Gratitude in the Workplace
According to Harvard’s health website, “in positive psychology research, gratitude is strongly and consistently associated with greater happiness. Gratitude helps people feel more positive emotions, relish good experiences, improve their health, deal with adversity, and build strong relationships”. Each person feels and expresses gratitude differently, nonetheless, it brings similar benefits to everyone – the main one being that it opens doors to more relationships. This benefit is essential in leading a good business, as it helps create stronger connections to employees, clients and partners. Furthermore, gratitude also improves physical and psychological health, enhances empathy, reduces aggression, improves self-esteem, and allows for overall healthier environments. Based on studies, 92% of people agree that grateful bosses are more likely to succeed, and that a simple “thank you” can make them feel better at work.
However, according to a survey of 2,000 Americans released by the John Templeton Foundation, people are less likely to feel or express gratitude at work than anywhere else. So here are some ways to cultivate gratitude at work:
Start Meetings with a Positive Attitude
Instead of starting a meeting with introductions or project updates, thank the people that work with you for their effort. It helps people become proud of the work they have been doing as well as reduces stress.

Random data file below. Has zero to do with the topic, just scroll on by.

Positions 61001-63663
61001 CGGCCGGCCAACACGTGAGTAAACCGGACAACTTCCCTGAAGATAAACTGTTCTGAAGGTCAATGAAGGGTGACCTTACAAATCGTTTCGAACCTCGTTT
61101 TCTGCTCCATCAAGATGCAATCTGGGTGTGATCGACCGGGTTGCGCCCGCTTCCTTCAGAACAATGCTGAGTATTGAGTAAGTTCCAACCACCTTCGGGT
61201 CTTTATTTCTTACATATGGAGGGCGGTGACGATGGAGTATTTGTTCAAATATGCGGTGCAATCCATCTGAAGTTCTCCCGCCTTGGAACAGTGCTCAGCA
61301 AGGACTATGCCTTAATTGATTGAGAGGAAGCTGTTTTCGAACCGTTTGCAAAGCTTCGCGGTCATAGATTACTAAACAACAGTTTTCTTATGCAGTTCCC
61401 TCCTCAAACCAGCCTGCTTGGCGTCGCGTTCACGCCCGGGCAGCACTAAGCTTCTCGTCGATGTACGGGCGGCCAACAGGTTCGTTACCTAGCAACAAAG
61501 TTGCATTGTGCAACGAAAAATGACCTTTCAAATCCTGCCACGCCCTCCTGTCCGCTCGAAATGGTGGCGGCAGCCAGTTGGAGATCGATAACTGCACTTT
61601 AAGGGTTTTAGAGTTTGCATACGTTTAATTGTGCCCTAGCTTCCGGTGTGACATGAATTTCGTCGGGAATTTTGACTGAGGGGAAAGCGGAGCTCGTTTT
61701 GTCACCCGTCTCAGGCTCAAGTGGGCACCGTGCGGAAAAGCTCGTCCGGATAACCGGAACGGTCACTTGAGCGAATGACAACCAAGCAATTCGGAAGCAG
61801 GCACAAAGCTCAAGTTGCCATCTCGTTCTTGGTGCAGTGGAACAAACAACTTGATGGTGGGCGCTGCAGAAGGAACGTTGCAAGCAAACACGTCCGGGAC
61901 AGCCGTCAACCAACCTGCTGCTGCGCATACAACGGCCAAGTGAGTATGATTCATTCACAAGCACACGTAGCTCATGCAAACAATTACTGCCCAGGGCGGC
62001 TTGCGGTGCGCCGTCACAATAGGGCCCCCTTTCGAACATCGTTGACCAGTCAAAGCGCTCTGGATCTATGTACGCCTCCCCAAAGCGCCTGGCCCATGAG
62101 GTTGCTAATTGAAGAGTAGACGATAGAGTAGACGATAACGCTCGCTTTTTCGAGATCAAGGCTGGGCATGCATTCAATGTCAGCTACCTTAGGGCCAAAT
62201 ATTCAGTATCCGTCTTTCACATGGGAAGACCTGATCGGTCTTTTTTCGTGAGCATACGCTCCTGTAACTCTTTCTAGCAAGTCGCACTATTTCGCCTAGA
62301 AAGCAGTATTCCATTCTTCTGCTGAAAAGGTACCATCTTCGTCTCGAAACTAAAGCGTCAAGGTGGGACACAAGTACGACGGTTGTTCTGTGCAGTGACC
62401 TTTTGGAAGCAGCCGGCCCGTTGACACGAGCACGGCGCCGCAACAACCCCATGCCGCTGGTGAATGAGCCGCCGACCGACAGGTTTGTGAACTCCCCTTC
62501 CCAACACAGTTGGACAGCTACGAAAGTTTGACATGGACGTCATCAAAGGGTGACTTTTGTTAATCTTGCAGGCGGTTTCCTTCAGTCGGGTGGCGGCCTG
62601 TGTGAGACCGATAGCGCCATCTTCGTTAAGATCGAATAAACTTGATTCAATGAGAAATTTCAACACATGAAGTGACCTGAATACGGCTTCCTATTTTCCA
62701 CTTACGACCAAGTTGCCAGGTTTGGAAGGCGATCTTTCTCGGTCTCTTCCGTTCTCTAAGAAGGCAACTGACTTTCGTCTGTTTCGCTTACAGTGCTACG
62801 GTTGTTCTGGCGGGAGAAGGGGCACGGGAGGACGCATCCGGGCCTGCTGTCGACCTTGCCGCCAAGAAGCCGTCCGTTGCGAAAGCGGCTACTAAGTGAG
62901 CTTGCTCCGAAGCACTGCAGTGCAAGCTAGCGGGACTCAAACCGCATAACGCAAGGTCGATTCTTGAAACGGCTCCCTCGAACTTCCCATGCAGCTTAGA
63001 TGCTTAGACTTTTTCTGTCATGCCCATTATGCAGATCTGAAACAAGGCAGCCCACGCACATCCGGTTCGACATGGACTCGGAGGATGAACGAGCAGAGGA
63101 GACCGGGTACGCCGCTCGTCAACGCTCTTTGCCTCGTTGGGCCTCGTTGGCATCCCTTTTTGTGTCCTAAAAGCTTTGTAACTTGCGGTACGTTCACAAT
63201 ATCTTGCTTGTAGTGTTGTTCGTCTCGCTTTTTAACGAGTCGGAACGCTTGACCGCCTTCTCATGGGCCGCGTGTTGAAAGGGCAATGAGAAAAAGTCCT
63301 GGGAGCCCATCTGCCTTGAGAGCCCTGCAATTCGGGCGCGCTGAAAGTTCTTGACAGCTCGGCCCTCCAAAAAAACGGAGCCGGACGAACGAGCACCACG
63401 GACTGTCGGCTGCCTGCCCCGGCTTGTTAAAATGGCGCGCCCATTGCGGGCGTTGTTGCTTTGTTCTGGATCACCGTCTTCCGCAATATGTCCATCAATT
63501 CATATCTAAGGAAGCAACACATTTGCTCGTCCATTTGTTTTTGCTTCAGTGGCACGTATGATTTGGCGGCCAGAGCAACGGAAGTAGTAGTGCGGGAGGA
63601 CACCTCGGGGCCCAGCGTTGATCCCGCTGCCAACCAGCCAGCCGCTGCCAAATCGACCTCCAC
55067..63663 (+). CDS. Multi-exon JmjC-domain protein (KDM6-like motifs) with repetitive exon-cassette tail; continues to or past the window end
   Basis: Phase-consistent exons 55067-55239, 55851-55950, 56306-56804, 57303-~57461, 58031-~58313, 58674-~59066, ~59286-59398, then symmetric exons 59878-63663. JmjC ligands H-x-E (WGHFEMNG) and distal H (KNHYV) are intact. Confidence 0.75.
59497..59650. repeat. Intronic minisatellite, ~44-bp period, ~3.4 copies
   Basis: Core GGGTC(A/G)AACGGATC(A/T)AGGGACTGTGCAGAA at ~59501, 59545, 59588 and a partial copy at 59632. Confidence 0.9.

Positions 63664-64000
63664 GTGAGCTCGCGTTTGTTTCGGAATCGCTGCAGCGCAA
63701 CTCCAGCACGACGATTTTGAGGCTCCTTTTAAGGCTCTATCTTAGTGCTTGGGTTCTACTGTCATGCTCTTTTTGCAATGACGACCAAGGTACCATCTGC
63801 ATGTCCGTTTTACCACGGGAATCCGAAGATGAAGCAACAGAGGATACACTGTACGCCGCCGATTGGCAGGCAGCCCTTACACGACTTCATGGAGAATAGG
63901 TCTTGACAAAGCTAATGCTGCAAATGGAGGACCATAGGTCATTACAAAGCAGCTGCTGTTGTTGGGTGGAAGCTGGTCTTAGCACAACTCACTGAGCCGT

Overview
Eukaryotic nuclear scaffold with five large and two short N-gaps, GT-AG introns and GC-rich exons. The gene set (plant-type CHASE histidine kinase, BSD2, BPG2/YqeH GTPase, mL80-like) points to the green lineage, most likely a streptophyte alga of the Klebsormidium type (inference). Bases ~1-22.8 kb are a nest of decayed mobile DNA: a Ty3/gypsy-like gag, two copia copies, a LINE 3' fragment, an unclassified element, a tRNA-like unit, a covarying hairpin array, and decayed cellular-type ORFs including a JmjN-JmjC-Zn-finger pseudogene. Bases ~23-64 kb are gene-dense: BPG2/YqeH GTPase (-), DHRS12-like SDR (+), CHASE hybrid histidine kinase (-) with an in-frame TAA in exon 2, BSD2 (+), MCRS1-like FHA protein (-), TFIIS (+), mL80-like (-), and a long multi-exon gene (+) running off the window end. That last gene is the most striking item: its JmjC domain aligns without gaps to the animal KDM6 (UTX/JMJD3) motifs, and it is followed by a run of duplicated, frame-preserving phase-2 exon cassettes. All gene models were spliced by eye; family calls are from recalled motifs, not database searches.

Engage in Acts of Appreciation
We live in a world that praises hard work, which can become quite stressful and sometimes frustrating. Therefore, creating a habit of appreciation can totally change the workplace environment. Expressing gratitude provides a positive boost, builds engagement, and trust. Aside from practicing appreciation inside the work environment, it is also essential to show gratitude towards your clients. Instagram can be a great tool for that; creating regular posts and captions that show the importance of the followers to the company is a great way to build up a more personal and loyal relationship with clients.
Gratitude Must Be Embraced by Leaders
As mentioned before, in a culture that praises achievements, hard work, and busyness, it is common for people to feel guilty for taking time to relax and slow down. “We are taught that the busier we are, the more successful we’ll be,” says Emmy Negrin, former manager of the Yahoo Employee Foundation and Yahoo for Good. Therefore, it is important that the habit of gratitude comes from managers and leaders, so that other employees feel comfortable practicing it as well.
Gratitude Should Become Part of the Culture
Lastly, the key to a successful program is consistency. It needs to be an everyday practice. An employee awarded once a year will not make any difference. Essentially, companies need a baseline and a set of rules regarding how to treat their employees well, and on how to create an environment that encourages gratitude and appreciation.